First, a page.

Humana to Address Social Determinants of Health in New MA Benefits

In the midst of two major takeovers in the home health and hospice space, insurance giant Humana (NYSE: HUM) is working on expanding its Medicare Advantage benefits.

Just last month, the Centers for Medicare & Medicaid Services (CMS) announced an expansion of supplemental benefits for MA plans in 2019, including the addition of non-skilled in-home supports. Humana executives stated during the company’s first quarter earnings call Wednesday that it is undergoing the 2019 bid process for MA plan benefits, but did not specify if non-skilled services are included in these bids, which are approved later in the year. CMS’ updates will also result in a 3% rate increase for Humana’s MA business.

“In April, CMS issued its final 2019 rate notice after many years of rate reductions following the implementation of the Affordable Care Act (ACA),” Bruce Broussard, CEO of Humana, said during the call Wednesday. “We are beginning to see a more favorable regulatory environment as a result of the growing support for Medicare Advantage. …A favorable rate notice is indicative of this tone.”


The comments come as Humana is currently acquiring 40% of the home heath and hospice operations of Kindred Healthcare (NYSE: KND) for $800 million, with its private equity partners, TPG Capital and Welsh, Carson, Anderson & Stowe (WCSA), acquiring the remaining 60%. The same consortium of companies is also acquiring Curo Health, one of the nation’s largest hospice providers, for $1.4 billion.

The transactions, which are expected to close in summer 2018, will effectively make Humana a part-owner in the nation’s largest home health care and hospice provider.

As Humana also seeks to grow its MA enrollment, expanding supplemental benefits and its reach across the care continuum is a core strategy.


In particular, executives stated they plan to further address social needs and determinants of health among their enrollees, as part of the expansion of supplemental benefits added for 2019. The same set of MA changes that could pave the way for more personal care services also could allow for insurance plans to cover food needs, home modifications, and a variety of other non-medical supports.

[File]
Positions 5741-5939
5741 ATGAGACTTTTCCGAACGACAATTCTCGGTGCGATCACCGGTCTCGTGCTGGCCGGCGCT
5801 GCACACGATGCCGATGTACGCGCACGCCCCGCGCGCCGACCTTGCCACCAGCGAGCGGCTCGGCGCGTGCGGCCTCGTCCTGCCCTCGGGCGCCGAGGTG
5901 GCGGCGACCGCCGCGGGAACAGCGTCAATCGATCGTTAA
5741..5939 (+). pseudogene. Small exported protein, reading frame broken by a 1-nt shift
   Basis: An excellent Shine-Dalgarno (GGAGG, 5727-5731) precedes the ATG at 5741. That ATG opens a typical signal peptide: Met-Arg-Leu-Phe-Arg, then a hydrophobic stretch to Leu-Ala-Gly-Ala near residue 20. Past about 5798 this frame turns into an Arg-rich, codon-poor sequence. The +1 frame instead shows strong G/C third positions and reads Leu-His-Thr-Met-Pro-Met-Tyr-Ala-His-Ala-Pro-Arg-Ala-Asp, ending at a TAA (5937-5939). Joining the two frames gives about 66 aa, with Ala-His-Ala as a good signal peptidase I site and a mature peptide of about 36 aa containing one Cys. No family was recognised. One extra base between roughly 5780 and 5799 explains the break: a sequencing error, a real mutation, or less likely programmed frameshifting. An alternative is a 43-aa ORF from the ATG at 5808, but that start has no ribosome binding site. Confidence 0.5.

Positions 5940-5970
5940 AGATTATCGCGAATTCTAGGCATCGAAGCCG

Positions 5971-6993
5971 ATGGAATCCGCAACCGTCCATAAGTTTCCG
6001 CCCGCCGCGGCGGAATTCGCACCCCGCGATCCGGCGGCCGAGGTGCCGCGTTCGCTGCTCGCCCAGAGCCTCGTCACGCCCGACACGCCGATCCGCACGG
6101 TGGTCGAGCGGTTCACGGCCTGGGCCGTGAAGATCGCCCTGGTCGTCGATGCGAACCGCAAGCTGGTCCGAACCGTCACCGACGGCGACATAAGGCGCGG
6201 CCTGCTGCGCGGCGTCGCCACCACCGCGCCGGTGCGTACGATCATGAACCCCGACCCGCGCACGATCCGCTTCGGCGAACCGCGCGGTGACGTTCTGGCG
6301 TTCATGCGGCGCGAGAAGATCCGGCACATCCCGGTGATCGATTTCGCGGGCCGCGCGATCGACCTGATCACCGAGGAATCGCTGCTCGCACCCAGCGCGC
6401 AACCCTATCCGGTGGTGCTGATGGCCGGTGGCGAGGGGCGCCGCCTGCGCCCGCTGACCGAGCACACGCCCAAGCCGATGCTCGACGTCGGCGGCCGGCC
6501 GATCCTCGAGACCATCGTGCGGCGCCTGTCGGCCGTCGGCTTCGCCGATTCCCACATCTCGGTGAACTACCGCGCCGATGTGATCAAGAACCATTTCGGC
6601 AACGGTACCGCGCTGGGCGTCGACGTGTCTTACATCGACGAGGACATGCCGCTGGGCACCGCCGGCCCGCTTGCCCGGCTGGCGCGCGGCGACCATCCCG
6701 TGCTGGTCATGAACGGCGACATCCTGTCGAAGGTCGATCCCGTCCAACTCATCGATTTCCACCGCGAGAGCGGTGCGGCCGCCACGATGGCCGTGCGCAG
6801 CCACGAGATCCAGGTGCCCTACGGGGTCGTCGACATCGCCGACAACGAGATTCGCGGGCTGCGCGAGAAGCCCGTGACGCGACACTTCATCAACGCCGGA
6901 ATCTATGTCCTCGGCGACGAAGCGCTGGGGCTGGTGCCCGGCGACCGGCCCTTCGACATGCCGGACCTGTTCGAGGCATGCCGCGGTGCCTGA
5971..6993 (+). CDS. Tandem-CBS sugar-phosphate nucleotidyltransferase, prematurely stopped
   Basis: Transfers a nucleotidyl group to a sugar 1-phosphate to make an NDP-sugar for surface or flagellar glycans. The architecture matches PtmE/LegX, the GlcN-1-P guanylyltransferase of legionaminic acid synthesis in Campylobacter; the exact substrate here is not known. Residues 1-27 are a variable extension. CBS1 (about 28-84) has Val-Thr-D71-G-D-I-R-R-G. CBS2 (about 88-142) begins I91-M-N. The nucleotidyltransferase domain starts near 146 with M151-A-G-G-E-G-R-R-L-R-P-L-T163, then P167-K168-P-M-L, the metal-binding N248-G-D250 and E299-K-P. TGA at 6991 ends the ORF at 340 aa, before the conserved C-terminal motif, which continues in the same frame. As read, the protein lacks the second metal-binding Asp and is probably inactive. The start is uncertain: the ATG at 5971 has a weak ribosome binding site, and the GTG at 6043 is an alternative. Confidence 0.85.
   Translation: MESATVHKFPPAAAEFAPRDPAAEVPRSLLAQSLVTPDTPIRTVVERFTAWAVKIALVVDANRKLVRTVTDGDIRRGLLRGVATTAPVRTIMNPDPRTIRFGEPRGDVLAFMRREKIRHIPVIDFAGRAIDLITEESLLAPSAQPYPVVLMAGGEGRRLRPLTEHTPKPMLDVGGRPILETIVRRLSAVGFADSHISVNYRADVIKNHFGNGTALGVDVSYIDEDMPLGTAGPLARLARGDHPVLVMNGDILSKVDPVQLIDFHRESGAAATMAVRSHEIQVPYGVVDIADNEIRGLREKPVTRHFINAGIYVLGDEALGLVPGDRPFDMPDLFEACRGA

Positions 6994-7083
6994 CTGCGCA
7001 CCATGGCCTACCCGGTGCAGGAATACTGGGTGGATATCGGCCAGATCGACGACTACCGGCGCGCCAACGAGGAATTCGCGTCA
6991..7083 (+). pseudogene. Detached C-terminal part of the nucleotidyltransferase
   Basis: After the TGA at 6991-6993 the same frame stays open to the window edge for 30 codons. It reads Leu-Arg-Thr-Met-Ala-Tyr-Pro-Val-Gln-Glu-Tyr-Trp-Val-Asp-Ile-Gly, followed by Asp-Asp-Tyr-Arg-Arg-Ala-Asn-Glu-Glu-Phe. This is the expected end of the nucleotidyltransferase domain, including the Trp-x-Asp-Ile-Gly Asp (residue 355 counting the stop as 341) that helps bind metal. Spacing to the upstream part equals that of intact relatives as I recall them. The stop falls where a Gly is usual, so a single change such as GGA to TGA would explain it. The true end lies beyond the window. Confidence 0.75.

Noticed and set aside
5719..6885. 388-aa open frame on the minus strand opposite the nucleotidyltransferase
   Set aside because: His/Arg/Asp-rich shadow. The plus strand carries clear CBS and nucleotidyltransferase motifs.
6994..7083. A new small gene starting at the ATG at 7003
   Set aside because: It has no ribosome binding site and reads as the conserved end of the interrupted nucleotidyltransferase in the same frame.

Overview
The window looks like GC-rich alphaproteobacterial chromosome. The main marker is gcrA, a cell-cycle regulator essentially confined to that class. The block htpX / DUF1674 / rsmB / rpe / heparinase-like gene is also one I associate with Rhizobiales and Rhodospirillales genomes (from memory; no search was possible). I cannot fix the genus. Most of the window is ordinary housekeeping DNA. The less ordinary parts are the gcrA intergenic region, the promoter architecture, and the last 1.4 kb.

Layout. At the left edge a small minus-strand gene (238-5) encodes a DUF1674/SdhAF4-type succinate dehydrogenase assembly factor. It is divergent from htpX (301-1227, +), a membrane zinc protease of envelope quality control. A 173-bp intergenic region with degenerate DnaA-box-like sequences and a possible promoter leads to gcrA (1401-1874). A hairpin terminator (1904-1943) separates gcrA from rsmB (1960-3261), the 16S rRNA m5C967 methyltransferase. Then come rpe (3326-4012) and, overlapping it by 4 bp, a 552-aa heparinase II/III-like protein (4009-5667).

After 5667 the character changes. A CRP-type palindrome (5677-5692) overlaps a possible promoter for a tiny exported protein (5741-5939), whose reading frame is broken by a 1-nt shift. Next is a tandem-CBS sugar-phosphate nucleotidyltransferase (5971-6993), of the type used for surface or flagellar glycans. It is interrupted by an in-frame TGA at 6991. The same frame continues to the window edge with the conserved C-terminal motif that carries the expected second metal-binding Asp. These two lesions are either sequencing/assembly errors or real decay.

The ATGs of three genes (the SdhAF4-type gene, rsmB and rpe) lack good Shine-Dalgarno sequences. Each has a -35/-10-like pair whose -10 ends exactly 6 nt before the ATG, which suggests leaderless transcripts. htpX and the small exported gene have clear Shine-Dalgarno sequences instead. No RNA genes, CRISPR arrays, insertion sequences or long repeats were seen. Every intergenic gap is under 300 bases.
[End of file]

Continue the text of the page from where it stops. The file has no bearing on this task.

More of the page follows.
“We are pleased CMS is allowing MA plans [to add] tailored, flexible benefits to [address] the social determinants of health,” Broussard said. “Food insecurity and isolation can have a profound impact on health, and [they are] part of the continuum [of care we offer] in ensuring we are able to address these needs.”

While executives didn’t specify too far beyond addressing a few of the social determinants of health, they were bullish on the growing flexibility allotted to MA plans.

“The additional flexibility will allow us to include some target supplemental benefits that will directly address these types of needs,” Broussard said.

The comments echo those of executives from UnitedHealth Group (NYSE: UNH), another major insurer that is also planning to expand its benefits and leverage the policy changes to better care for MA enrollees.

During the first quarter of the year, Humana reported consolidated pretax income of $707 million, compared to $1.69 billion during the first quarter of 2017. The nearly billion-dollar difference was due to a net gain in 2017 associated with the termination of a merger agreement. At the same time, Humana raised its full-year guidance of adjusted earnings per share (EPS) to $13.70 to $14.10 from its previous range of $13.50 to $14.00.

Within its health care segment, which includes some home health care services, Humana reported a 5% decrease in revenue, or $295 million, for the quarter compared to the same time period in 2017, due in part from lower Medicare rates; losses associated with the company’s exit from the individual commercial business; a decline in pharmacy solutions revenue; and the optimization process with the company’s chronic care management programs. Revenue in the segment reached $5.66 billion in the first quarter of the year.

Humana’s stock was down more than 3% as of mid-day trading, hovering above $285 per share.

Written by Amy Baxter

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